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CMBS Delinquency Rate Dropped Again in August

Posted by: | Posted on: September 4, 2020

The CMBS delinquency rate continued to drop in August after posting the largest decline in four years in July, according to a new report from Trepp.

The 9.02% overall CMBS delinquency rate for August was a decline of 58 basis points from the July number, with about $6.5 billion in loans cured, according to the August 2020 U.S. CMBS Delinquency Report.

“By ‘cure,’ we mean that the loan was delinquent in July but reverted to current (or in or beyond grace period) status in August,” said Trepp senior managing director Manus Clancy.

“Some of these cures came as a result of forbearances being granted and borrowers being authorized to use reserves to make the loan current. In other cases, relief was canceled or withdrawn by the borrowers and the loans were brought current without relief,” Clancy explainned.

About 1.21% of the overall 9.02% August delinquency rate represents loans that were 30 days delinquent and another 1.04% represents loans that were 60 day delinquent. “Both of those numbers were sizeable improvements from July,” according to the report.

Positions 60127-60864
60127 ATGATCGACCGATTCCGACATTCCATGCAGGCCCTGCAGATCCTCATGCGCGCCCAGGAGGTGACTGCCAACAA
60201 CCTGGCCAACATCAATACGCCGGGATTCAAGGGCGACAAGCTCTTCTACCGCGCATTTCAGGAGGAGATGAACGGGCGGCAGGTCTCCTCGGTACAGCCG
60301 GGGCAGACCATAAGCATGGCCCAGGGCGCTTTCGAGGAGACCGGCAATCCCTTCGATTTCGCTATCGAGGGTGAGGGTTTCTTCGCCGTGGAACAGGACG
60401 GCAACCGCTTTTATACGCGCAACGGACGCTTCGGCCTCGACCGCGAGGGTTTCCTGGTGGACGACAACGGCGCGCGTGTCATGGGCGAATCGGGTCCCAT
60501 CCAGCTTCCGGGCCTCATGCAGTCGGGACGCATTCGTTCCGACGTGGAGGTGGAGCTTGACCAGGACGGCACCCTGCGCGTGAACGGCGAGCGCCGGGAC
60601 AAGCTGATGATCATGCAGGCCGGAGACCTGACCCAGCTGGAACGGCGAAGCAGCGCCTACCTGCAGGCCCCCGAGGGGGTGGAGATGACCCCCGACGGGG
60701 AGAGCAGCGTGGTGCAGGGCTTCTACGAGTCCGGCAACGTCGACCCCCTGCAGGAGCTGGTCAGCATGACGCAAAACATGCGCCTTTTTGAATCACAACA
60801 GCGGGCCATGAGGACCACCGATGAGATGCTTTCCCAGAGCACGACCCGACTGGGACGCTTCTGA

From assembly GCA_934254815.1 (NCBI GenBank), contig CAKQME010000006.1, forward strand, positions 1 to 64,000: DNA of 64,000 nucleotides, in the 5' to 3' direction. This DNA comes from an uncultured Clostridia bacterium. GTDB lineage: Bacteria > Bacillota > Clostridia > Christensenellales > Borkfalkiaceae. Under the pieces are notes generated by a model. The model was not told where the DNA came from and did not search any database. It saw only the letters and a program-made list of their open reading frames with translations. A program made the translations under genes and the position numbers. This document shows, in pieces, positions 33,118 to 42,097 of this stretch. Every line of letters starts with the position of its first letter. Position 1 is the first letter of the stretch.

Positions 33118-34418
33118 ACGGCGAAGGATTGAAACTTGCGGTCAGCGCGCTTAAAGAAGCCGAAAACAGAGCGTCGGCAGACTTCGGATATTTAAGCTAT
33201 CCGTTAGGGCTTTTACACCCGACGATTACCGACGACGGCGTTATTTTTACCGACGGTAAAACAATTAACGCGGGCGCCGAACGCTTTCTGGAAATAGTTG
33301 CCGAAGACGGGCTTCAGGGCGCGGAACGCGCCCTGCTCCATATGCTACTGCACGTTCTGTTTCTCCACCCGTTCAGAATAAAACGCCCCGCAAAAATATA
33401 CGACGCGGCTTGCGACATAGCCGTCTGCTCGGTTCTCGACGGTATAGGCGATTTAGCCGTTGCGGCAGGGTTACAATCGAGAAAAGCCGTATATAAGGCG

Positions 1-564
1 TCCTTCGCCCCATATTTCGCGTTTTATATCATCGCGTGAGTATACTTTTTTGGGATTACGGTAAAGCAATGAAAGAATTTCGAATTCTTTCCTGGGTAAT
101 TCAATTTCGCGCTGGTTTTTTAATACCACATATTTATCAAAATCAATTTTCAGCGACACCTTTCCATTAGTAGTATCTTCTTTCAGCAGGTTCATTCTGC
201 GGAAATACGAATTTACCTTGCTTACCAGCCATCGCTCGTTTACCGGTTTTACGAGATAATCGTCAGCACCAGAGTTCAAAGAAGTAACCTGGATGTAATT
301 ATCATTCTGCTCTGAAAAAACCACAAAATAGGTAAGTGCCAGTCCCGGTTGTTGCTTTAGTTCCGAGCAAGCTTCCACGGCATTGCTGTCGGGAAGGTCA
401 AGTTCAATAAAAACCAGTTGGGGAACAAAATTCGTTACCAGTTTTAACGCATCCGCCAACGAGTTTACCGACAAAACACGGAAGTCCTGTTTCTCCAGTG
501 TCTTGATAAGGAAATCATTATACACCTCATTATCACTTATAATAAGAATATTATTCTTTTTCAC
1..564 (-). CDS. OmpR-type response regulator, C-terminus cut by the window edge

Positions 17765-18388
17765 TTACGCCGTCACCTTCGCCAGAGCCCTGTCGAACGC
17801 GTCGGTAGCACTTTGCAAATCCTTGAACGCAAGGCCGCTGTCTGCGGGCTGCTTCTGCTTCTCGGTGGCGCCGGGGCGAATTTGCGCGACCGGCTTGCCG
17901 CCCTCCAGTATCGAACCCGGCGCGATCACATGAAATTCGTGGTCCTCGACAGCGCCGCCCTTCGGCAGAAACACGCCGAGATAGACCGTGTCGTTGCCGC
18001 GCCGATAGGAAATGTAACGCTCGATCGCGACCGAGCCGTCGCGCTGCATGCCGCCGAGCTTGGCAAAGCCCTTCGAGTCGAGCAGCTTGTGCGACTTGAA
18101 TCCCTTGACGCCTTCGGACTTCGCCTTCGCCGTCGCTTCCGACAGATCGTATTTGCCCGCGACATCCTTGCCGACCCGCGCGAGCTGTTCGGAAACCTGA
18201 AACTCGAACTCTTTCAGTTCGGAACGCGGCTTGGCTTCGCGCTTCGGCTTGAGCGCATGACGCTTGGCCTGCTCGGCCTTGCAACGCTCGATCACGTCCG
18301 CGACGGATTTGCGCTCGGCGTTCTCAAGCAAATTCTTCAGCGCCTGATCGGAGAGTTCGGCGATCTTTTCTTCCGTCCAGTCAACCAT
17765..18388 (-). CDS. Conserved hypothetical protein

However the percentage of loans 90 days delinquent rose from 2.65% in July to 4.02% in August. There were also 3.14% of loans that missed the August payment but were less than 30 days delinquent, up from 2.83% in July, Trepp said.

In August the percentage of loans with a special servicer grew to 10.04% from 9.49% in July, led by lodging and retail loans, the report said. According to August servicer data, 25.0% of all lodging loans were in special servicing, up from 24.3% in July, and 17.3% of retail loans were, up from 16.0% in July.

Trepp forecast earlier this summer that the CMBS delinquency rate could be reaching “terminal delinquency velocity,” according to the report, reflecting the firm’s belief that most borrowers seeking debt service relief had already requested it. In other words, if a borrower didn’t need relief between April and June, “there is a good chance the borrower won’t be needing it–although maturity defaults could still be an issue,” it said.

But an uptick in delinquencies in the future is possible, Trepp cautioned, because relief windows for some loans are ending and new regions of the country have been hit with the Covid-19 virus for the first time over the last 60 days.

That said, Trepp forecast that any future increases in the delinquency rate will be more modest than the rates reached earlier in the coronavirus crisis.

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